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Togo 2017 Books

2017-books-togo-cola-cola-jazz-.jpg

Cola Cola Jazz
Kangni Alem, 2003

Publisher: Dapper
Format: Paperback
Language: French
ISBN-10: 2906067822
ISBN-13: 978-2906067820

Summary:Kangni Alem (full name Kangni Alemdjrodo) b. in 1966 is Togolese dramatist. Born in Togo, 1966, Kangni Alem Alemdjrodo holds a PhD in French, Comparative and French African Literature of University of Bordeaux III, France. Novelist, playwright and short story writer, he has published more than ten books. He is professor of theater and literature at University of Lomé, Togo. His works explores the political and historic memory of African peoples through themes like slavery, dictatorship and racial and cultural métissage. He lives between Lomé and Bordeaux in France. Some publications: "Chemins de croix", "Atterissage," "Cola cola jazz," Canailles et charlatans", Un rêve d’Albatros"…

Winner of the Grand prix littéraire d'Afrique noire in 2003

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An African in Greenland
Tete-Michel Kpomassie, 2001

Publisher: NYRB Classics
Series: New York Review Books Classics
Format: Paperback, 432 pages
ISBN-10: 0940322889
ISBN-13: 978-0940322882

Summary: Tété-Michel Kpomassie was a teenager in Togo when he discovered a book about Greenland—and knew that he must go there. Working his way north over nearly a decade, Kpomassie finally arrived in the country of his dreams. This brilliantly observed and superbly entertaining record of his adventures among the Inuit is a testament both to the wonderful strangeness of the human species and to the surprising sympathies that bind us all.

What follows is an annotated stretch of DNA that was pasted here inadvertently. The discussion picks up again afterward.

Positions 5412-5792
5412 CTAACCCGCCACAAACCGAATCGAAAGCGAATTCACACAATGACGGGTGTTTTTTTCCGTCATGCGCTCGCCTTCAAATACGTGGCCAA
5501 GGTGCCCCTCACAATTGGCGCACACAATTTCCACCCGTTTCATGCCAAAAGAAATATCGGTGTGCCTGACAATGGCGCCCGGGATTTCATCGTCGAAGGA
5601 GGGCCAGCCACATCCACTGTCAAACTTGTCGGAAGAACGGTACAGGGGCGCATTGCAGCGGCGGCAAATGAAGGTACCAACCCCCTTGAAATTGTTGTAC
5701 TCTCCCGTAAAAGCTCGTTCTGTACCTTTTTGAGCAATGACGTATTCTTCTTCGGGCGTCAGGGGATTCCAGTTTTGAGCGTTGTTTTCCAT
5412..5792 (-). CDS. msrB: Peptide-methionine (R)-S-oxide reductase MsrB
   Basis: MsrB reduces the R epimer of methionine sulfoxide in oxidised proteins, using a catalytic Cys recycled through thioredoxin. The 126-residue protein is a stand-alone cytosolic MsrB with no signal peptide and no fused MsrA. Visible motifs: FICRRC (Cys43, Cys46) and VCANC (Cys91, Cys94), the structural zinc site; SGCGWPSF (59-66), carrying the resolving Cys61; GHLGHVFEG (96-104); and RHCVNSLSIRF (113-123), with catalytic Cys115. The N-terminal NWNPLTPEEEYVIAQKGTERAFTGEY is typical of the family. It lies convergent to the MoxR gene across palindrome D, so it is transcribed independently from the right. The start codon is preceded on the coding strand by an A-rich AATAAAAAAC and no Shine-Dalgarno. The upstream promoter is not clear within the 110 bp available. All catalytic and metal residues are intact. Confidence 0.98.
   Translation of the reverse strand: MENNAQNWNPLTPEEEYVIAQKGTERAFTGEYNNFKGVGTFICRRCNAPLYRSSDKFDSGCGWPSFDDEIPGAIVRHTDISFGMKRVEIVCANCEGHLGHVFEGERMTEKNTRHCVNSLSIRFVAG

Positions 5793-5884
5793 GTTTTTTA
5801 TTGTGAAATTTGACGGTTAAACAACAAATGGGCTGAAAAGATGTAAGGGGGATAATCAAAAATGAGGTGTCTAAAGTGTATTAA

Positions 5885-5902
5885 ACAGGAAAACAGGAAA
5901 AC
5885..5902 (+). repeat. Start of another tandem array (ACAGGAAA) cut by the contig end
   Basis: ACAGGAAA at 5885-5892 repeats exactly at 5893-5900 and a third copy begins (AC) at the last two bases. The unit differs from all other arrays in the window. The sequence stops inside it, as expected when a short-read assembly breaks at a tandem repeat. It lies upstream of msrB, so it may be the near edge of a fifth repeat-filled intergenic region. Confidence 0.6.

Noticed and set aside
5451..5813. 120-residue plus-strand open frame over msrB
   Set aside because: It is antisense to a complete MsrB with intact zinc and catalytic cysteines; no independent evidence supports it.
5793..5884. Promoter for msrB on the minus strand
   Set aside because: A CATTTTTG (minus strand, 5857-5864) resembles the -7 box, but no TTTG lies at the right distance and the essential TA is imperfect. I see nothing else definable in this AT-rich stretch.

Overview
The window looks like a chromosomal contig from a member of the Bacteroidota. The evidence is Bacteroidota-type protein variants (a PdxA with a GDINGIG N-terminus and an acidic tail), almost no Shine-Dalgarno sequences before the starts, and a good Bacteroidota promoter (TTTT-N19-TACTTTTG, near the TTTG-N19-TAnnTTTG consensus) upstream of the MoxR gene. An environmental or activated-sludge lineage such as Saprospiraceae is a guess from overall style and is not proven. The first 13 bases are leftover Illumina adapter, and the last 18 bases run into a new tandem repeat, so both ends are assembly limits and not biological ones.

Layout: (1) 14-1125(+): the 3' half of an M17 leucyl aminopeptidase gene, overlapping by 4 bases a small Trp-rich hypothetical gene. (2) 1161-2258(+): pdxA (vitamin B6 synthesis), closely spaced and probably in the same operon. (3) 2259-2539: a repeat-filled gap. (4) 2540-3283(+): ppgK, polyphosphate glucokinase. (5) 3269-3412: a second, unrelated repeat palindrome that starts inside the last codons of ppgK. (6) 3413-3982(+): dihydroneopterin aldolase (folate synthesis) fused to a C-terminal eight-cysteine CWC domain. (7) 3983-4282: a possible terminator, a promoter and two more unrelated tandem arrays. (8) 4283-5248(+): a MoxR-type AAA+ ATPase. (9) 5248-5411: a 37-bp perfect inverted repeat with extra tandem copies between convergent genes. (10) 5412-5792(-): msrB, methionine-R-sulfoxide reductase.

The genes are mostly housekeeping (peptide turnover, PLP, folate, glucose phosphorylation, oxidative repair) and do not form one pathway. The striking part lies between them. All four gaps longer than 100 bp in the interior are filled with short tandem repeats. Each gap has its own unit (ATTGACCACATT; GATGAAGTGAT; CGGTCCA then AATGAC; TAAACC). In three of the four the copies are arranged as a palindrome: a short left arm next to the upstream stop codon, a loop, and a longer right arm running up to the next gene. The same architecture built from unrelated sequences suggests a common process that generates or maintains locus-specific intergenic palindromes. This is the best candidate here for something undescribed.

By woburnmusicfan on September 17, 2003 When author Kpomassie was a teenager in his native Togo in the '50s, he nearly died in a fall, and was pledged by his father to become a priest of the python cult that cured him. While looking for a way around this future, he happened upon a book about Greenland and became obsessed with the idea of moving there and becoming a hunter. Over the course of several years, Kpomassie worked his way across West Africa and Europe before arriving in Greenland in the early '60s. He was possibly the first African to visit Greenland, and was the first black person most of the Greenlanders had ever seen. He became a minor celebrity ("I've heard about you on the radio since you arrived in the south"), as the locals, particularly children and young women, swarmed around the exotic stranger. As he made his way up the coast of west Greenland, he stopped in several towns, where he was invariably taken into someone's home as a guest and treated to fine delicacies like seal blubber and mattak (beluga whale skin). Kpomassie is an excellent observer, and this book is as good an introduction to Greenlandic culture as Gretel Ehrlich's "This Cold Heaven". Kpomassie is a much more straightforward writer than Ehrlich, and this book therefore makes an easier read. The reader gets to learn about two exotic cultures: Kpomassie's tales of his upbringing in the Mina tribe of Togo is as interesting as his travels in Greenland.